• Several industrial complexes ranging from agriculture, manufacturing, forestry and oil
  • Continued expansion to the main urban foot print and addition of satellites such as the current Layton Shores
  • Comprehensive road and public transport system (also Taxis)
  • Cycle lanes and dedicated cycle paths
  • Comprehensive heavy rail system moving freight through the City linking the Port and industrial centres to the commercial centres of the City (thus cutting down the need for heavy trucks to traverse long distance on urban roads)
  • Wind turbines and two nuclear power plants

 

Those above pictures show Layton City as it currently is.

 

Now like any city Layton City does have issues with transport. Heavy Rail in Cities Skylines is not effective in moving enough people between points within the City so I am more reliant on buses and subways. As you can work out subways are exceedingly expensive to build especially to outer suburbs and satellite centres like Layton Shores. Buses are slow and have capacity issues which make them not effective for longer distance travelling as again Layton Shores proves with buses running between it and the Uptown Bus Station. The rail system was more designed around freight leaving passenger options somewhat limited although I am going to build two more lines to allow ultra-long distance commuting especially over the river although I will be watching effectiveness.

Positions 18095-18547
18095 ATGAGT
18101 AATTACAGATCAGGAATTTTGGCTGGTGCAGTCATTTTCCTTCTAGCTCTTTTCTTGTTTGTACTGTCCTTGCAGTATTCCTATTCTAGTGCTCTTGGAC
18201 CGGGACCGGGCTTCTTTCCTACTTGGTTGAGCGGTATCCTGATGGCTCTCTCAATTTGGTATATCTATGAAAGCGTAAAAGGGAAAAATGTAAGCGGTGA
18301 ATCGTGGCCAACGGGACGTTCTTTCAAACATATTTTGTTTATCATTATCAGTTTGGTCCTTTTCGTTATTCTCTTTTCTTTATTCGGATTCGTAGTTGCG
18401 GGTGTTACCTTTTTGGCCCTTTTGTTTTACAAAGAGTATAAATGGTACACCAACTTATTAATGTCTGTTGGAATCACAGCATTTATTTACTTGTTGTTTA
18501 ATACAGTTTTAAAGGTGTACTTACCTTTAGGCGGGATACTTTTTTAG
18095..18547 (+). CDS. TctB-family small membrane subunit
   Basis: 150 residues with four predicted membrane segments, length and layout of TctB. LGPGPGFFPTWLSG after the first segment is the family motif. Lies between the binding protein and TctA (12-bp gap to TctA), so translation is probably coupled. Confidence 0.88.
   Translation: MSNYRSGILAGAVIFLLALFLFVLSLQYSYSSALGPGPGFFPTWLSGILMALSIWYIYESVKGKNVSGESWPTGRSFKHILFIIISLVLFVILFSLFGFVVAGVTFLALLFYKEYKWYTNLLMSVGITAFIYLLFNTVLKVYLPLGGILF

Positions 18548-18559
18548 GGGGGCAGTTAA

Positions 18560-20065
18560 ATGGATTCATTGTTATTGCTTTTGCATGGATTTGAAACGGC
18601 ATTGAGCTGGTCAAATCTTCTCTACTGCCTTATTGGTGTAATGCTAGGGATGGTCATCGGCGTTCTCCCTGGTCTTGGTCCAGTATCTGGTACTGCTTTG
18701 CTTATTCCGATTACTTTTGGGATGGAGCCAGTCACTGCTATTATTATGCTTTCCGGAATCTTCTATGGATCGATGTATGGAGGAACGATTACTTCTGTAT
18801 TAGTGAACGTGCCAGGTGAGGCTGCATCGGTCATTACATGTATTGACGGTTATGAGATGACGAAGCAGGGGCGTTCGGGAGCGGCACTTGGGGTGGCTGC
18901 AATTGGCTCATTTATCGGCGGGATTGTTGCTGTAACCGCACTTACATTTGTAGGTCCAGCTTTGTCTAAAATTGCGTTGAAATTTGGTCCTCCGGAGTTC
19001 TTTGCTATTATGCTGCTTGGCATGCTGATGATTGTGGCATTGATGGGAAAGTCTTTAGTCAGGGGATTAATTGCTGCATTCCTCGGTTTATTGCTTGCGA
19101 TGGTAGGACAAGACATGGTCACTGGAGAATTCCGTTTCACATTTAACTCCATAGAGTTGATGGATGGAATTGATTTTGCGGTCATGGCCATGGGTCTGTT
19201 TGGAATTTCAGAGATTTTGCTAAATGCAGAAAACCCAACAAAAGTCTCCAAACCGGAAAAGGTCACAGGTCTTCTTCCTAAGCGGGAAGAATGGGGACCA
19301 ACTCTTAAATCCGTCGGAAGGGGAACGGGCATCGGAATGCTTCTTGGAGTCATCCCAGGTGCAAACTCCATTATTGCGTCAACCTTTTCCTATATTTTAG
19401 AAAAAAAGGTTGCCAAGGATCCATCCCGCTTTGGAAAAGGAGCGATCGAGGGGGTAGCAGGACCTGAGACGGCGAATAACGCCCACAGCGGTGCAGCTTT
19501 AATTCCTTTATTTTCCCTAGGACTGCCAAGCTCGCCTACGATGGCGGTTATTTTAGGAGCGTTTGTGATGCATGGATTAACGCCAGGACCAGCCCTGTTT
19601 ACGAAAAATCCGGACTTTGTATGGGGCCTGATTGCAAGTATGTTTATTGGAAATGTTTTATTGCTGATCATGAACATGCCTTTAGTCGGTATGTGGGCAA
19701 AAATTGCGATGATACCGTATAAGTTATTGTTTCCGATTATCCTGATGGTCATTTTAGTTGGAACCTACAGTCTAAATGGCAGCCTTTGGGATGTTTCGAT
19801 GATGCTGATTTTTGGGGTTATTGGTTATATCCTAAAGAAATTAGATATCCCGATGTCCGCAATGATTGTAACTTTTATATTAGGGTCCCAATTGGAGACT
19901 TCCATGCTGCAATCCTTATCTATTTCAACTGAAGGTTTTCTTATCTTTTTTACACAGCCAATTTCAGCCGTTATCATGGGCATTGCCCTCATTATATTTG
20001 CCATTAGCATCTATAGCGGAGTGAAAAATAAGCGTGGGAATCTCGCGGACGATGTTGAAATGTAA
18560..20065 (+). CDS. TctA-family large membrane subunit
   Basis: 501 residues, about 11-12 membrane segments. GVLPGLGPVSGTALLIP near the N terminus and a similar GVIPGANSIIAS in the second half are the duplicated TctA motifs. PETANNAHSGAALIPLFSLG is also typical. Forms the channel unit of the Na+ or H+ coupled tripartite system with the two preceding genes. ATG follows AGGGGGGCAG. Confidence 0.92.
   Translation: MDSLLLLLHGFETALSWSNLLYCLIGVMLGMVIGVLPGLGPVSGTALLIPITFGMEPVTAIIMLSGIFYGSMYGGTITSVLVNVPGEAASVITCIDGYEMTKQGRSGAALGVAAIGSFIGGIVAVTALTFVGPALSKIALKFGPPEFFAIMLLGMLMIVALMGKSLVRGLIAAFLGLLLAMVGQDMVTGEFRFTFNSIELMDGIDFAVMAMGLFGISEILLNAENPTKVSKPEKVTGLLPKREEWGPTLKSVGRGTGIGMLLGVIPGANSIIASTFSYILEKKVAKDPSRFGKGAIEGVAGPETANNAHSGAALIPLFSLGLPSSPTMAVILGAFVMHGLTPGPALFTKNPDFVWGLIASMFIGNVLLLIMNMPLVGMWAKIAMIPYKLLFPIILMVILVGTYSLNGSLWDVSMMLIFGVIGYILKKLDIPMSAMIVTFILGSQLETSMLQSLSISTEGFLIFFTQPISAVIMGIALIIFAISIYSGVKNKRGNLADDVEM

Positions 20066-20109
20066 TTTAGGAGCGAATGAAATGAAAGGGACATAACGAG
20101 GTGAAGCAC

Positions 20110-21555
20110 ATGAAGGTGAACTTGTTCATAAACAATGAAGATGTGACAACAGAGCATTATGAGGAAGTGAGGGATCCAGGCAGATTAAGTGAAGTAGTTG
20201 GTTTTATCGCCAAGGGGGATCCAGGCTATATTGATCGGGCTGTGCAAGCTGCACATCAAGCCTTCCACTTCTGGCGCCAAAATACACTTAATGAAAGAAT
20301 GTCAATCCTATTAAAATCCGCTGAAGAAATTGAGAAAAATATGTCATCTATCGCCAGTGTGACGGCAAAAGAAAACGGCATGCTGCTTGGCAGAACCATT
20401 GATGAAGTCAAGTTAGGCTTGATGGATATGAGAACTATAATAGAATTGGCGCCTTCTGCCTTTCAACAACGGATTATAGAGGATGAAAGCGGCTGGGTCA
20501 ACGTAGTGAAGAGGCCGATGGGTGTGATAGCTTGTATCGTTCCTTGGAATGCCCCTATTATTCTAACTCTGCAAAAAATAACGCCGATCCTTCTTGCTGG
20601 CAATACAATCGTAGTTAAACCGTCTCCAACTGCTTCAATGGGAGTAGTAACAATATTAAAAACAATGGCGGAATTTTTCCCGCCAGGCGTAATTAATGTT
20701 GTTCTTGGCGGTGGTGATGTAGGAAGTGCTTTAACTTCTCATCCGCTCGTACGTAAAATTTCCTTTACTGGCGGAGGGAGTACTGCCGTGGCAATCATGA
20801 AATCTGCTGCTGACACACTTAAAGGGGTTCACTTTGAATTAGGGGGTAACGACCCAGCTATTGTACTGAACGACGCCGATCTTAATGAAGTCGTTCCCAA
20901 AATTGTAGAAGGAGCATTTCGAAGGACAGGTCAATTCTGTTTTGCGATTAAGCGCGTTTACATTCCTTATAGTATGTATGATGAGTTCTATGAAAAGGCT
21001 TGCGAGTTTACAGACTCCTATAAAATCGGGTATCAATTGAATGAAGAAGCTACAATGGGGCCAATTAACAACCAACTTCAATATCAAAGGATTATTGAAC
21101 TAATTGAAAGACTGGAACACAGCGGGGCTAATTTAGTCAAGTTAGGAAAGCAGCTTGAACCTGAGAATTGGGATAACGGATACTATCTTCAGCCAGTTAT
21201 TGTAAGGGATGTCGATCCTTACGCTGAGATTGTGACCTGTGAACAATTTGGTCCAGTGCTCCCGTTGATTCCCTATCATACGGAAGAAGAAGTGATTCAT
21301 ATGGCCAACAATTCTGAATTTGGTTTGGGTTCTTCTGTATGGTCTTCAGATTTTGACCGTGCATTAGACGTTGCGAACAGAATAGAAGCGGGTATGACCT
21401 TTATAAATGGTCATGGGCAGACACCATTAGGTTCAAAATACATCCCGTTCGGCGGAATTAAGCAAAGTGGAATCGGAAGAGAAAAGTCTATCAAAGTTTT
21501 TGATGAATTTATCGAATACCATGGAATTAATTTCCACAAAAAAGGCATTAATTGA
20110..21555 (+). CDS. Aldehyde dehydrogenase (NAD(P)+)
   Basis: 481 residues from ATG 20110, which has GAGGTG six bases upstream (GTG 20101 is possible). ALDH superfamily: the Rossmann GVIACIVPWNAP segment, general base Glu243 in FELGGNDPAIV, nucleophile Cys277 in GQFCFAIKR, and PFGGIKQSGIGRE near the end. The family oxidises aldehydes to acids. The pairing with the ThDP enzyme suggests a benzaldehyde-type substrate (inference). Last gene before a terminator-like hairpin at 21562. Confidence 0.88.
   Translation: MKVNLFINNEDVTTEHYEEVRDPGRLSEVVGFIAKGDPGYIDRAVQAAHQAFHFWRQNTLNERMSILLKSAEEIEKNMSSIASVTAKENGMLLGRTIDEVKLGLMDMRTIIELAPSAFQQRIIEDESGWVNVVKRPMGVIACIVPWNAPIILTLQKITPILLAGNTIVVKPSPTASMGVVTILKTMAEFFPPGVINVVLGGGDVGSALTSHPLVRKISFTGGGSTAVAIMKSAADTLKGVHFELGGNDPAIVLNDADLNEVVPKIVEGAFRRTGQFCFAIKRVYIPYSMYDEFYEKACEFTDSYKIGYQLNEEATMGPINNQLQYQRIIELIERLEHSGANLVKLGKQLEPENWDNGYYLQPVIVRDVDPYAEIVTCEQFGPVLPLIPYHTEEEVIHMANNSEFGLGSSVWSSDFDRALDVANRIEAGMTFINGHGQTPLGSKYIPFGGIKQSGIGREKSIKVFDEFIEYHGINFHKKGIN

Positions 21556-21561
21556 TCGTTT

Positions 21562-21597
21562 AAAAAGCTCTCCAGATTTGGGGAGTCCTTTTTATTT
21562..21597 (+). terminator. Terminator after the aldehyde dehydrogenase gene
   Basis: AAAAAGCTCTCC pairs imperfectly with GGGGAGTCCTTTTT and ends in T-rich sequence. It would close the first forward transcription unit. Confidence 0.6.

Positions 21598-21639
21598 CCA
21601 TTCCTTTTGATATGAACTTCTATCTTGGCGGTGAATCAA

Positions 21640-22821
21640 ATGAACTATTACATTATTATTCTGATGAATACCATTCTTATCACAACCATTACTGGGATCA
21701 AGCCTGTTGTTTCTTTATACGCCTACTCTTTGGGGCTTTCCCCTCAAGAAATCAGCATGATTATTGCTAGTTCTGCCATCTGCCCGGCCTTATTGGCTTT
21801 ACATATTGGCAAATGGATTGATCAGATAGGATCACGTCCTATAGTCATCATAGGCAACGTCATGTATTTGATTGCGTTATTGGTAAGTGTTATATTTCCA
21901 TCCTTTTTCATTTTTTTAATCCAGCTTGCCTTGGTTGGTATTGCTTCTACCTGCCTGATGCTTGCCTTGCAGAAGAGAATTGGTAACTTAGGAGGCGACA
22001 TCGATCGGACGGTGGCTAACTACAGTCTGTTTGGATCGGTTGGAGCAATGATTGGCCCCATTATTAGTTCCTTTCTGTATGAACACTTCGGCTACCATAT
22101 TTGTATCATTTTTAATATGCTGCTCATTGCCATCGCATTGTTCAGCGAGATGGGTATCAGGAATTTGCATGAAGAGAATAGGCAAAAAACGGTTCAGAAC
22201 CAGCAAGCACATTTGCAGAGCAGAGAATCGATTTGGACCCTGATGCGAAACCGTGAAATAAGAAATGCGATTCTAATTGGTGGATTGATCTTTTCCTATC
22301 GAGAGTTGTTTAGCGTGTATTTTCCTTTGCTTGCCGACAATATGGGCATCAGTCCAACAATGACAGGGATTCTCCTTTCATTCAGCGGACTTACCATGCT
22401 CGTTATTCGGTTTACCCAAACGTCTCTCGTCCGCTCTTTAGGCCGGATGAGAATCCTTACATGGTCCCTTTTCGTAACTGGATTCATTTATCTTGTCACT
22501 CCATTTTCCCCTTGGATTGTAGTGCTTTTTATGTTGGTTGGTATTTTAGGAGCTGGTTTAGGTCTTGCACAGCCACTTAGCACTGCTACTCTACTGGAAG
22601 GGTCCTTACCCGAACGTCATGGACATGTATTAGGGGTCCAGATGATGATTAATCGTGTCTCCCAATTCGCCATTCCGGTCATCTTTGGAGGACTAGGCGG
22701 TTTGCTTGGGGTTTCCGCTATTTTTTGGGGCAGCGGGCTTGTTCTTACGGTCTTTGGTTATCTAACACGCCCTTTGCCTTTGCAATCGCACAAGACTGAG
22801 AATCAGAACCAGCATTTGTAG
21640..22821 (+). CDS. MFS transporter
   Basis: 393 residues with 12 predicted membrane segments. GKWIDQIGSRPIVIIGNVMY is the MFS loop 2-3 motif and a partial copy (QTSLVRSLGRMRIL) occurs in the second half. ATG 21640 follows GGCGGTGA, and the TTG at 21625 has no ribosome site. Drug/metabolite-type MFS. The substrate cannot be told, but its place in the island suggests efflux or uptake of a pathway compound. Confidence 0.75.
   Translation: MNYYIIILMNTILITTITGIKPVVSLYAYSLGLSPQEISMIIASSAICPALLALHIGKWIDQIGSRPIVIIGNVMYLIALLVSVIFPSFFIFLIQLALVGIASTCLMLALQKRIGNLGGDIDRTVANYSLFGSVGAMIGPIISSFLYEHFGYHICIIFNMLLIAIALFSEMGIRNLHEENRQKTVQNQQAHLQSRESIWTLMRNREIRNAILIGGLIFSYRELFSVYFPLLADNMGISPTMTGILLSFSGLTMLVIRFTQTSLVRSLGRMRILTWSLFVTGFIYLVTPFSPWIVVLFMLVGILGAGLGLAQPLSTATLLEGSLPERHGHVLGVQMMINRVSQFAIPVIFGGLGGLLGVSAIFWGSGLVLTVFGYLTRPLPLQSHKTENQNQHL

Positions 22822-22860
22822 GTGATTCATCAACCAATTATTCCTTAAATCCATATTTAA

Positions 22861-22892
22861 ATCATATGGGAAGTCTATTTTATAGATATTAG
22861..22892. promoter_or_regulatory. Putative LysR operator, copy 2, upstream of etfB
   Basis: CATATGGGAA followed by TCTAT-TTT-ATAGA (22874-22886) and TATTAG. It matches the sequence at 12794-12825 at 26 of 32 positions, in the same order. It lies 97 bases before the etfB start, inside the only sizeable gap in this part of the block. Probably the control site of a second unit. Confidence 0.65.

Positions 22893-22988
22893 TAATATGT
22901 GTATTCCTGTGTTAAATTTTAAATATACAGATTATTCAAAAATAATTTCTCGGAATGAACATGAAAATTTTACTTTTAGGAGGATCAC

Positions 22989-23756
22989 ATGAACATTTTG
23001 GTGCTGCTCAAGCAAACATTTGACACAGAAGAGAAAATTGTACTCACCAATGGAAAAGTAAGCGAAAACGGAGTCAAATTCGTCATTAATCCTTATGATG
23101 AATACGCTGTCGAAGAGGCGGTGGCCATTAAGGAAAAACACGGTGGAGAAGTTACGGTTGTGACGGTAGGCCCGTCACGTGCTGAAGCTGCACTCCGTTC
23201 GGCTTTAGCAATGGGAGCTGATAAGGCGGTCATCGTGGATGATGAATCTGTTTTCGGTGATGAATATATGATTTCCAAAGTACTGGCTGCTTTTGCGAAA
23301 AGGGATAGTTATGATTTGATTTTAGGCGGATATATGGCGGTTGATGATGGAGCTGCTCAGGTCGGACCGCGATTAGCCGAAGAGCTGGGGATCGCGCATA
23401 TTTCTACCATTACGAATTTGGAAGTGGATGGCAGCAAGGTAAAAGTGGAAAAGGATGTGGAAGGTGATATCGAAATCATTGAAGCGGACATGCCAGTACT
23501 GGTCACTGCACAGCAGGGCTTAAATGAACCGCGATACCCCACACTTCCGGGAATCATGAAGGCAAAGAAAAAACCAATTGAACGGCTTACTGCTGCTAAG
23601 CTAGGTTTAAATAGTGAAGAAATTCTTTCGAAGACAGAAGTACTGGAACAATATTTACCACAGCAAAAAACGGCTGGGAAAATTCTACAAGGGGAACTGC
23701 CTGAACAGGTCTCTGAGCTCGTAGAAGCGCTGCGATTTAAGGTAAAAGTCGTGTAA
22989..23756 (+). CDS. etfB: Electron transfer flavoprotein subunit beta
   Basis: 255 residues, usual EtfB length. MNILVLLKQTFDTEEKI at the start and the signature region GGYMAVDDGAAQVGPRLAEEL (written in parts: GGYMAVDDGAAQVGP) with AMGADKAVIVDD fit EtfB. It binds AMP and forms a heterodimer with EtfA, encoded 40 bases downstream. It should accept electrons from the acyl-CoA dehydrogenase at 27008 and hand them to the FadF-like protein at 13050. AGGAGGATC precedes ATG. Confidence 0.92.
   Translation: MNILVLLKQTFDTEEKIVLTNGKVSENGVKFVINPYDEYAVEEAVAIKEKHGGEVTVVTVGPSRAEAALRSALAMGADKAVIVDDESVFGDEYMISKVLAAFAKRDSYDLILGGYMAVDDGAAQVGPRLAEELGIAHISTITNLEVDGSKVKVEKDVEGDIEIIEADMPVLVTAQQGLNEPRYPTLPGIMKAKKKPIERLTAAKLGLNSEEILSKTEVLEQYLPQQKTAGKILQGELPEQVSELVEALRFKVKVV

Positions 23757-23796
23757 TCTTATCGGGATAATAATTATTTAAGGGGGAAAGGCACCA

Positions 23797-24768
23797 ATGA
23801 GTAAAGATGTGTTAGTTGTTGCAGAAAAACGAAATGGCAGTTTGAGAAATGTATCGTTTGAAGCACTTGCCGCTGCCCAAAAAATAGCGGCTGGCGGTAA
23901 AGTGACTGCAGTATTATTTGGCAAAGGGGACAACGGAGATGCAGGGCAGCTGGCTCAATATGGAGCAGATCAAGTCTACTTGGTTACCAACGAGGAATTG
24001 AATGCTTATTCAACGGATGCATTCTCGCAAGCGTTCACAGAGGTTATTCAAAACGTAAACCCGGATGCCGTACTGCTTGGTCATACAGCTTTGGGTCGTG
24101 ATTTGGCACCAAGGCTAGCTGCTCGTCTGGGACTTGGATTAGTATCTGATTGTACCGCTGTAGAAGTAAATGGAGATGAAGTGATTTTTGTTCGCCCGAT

The layout of Layton City can be seen above where the Metropolitan Centres like Newmarket are within the high density core while Metro Centres like Sharni Park and Sunnyside District are on the fringe (the second City Centre for the moment is Sunnyside but will move once I have establish Manukau further down the east side of the river) making transport just that more interesting.